One way I resisted assimilating was by absolutely refusing to change my accent, particularly my nasal a’s. After a time, having to endure the endless Southern Californian fascination with and derision for what was widely regarded as my mispronunciation of words like “coffee” (caw-fee) and “talk” (tawk), I began to feel, as a New Yorker in San Diego, as foreign and as resented for my foreign-ness as the Mexican guys at work. I even started to think of them as mi gente. But I wasn’t really one of them, I was to learn.
The other cook was Jesse, a tall, thin, Mexican man in his late forties or early fifties with a trim black mustache, prominent Adam’s apple, and straight black hair that he wore in long layers, like Tom Petty. His cheeks were slightly pocked, as if he’d once had acne, but the scars didn’t mar his looks. They just made him a bit imperfect.
If Alfonso was Don Rickles, Jesse was Sam Elliot. Unlike Alfonso’s rapid-fire trash talk, Jesse spoke slowly, more thoughtfully, and in a lower register, like a cowboy from west Texas. Alfonso’s round and petulant-looking baby face was reminiscent of one of those big Olmec heads from my middle school Ancient Civilizations textbook, whereas Jesse had the fine, narrow features and slightly hooked nose of a Mayan king or warrior, like Pakal of Palenque.
Looks aside, their temperaments were vastly different, too. Jesse was more reserved than Alfonso: he would talk to you if you talked to him, but he often left you wondering just what he thought, whereas Alfonso let you know exactly what he thought, especially if he thought that you were a burro.
Jesse, who was from Guerrero, was a long-distance runner in his spare time. He’d run the Boston Marathon once and said he wanted to run the New York City marathon some day. He was married, too, and he always mentioned his wife and daughters with great fondness. In the kitchen, he was the epitome of efficiency, and even when it got busy, he never lost his temper or complained. He had the odd combination of stoicism and empathy, which made him a natural leader.
Whereas Alfonso used aggression to assert his kitchen authority (a hostile Chihuahua comes to mind), Jesse never did. For one thing, he didn’t resort to name-calling. When he used buey, it sounded less like an insult than when Alfonso said it. In my two years working with Jesse, I never saw him yell at a prep cook, dishwasher, waiter or waitress. And he never tried to make you look stupid, even if you said something that actually was. One time, he gently corrected me when I told him that chimichangas were one of my favorite Mexican dishes. “Maria, chimichangas aren’t Mexican food. They’re Tex-Mex.”
I could imagine how Alfonso would have handled that scenario: “Burra, only gringos think chimichangas are real Mexican food.”
Jesse worked nights, so unless it was a busy holiday, like the fourth of July, you were as unlikely to see him and Alfonso together as you were to see Superman and Clark Kent in the same room. When there was a lull in the dinner crowd, or as ten o’clock approached (the kitchen closed at ten sharp on weeknights), Jesse sometimes asked me to make him coffee. He had a very specific way he liked his coffee, and there were only a couple of people on staff who knew how to make it. Once I became one of them, I felt like I’d been accepted into a small, prestigious club whose members possessed secret knowledge.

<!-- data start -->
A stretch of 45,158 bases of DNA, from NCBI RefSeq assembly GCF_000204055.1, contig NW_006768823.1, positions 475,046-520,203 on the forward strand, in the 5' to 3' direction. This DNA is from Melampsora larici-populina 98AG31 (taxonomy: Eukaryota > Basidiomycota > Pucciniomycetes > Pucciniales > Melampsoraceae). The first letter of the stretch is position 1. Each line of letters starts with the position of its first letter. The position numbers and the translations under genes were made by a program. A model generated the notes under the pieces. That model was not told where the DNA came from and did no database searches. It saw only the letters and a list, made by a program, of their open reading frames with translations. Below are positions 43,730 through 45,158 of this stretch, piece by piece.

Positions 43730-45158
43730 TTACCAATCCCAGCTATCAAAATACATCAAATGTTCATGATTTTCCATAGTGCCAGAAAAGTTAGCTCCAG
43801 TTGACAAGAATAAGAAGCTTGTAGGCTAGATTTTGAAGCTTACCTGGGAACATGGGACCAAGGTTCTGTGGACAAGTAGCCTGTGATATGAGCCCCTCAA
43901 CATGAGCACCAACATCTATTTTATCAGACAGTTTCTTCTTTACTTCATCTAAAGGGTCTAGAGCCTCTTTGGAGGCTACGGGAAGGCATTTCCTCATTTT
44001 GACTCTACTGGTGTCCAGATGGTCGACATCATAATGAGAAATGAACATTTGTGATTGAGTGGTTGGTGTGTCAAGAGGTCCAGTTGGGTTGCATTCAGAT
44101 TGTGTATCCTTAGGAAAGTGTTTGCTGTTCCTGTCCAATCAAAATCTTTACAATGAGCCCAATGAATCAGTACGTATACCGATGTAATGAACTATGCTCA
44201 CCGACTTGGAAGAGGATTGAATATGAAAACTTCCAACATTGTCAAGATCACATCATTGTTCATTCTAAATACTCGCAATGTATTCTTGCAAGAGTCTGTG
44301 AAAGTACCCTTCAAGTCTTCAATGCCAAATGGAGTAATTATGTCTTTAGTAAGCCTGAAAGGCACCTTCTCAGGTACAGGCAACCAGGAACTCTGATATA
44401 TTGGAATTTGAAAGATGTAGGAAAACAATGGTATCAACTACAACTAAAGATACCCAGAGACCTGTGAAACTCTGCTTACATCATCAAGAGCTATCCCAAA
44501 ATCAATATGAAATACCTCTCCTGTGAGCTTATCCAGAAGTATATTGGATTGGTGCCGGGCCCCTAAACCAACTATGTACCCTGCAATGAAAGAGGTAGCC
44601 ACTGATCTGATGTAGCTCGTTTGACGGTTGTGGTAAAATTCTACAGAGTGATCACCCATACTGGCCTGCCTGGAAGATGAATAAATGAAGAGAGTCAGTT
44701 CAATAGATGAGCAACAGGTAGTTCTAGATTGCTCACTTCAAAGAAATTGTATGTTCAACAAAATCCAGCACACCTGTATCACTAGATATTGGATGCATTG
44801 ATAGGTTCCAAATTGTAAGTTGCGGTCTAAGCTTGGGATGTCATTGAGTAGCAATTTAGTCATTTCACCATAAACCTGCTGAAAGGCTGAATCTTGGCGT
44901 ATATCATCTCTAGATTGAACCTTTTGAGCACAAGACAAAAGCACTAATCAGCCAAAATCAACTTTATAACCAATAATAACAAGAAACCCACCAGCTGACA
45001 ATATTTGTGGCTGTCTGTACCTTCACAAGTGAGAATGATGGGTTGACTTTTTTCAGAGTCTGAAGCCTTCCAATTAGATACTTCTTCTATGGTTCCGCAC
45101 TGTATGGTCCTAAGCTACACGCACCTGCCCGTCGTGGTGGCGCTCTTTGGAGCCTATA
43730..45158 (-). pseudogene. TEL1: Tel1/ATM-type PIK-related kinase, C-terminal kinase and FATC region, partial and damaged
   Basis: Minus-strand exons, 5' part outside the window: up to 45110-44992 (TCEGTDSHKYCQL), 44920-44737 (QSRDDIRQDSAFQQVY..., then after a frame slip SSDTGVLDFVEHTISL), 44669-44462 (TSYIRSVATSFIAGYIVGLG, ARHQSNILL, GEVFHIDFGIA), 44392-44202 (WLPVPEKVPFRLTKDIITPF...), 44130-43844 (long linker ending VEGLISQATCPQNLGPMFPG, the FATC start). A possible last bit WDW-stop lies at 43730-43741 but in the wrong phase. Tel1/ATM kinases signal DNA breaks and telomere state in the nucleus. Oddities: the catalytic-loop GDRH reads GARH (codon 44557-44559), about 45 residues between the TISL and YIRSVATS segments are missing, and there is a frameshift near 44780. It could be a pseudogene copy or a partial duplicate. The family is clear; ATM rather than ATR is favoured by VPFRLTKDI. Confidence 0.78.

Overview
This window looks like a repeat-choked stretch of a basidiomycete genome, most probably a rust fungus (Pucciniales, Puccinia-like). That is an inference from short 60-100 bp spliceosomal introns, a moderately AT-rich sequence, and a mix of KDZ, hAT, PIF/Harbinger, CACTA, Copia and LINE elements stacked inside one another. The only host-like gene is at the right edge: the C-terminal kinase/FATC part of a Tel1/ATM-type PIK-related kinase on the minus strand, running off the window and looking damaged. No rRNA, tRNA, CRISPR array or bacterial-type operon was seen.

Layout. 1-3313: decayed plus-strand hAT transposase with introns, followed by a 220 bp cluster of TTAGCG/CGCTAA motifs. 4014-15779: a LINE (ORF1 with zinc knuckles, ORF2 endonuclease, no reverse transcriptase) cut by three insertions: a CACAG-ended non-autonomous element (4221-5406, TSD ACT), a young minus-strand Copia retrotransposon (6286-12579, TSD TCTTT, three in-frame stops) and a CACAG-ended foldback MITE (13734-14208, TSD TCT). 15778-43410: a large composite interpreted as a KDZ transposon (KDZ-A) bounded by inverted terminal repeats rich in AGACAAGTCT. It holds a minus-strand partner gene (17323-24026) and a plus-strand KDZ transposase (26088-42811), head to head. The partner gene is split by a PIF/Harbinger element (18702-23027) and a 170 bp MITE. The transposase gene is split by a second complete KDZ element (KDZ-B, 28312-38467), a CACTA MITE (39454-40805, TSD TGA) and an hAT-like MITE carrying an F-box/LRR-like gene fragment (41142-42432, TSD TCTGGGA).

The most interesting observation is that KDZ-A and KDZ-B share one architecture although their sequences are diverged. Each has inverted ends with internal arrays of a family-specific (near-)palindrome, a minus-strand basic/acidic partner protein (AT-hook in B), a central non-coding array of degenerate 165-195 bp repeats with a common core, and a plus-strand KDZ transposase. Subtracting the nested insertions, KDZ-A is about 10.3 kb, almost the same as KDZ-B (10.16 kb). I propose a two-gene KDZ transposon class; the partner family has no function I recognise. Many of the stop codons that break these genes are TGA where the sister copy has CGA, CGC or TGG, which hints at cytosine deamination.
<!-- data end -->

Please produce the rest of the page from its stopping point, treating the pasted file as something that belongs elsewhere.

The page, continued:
Eventually, I grew to appreciate the ritual of making Jesse’s coffee for him, even if it was time-consuming: first, I’d take an iced-tea glass and put about two inches of half-and-half in it. I’d microwave it for about forty-five seconds, until it was steaming. Then I ripped open three packets of honey and stirred them in. The honey would dissolve nicely because the half-and-half was hot. After that, I’d go to the Bunn coffee machine and fill the rest of the glass with regular coffee. I’d give it another stir, nuke it for half a minute more, and slide it across the counter to him. He’d say, “Thank you, Maria,” and sip it slowly as he started closing up the kitchen.
One time, I had to park my car in the alley out back behind the kitchen instead of on the street because La Jolla was full to the hilt. It might have been the fourth of July. Anyway, after doing my closing tasks, I’d gone out through the back door and discovered my car wouldn’t start. I came back in the kitchen and explained my problem. I thought Chuy or Juan Cardona would volunteer to help me, but instead, Jesse did. He followed me outside and looked under the hood. Apparently, besides running, he also fixed cars in his spare time. He determined that I didn’t need a jump start, but fiddled with something, and suddenly, my car started right up. He told me to carry some Wire Dryer spray and showed me where to spray it if it happened again. I thanked him, but felt like I wanted to do something more.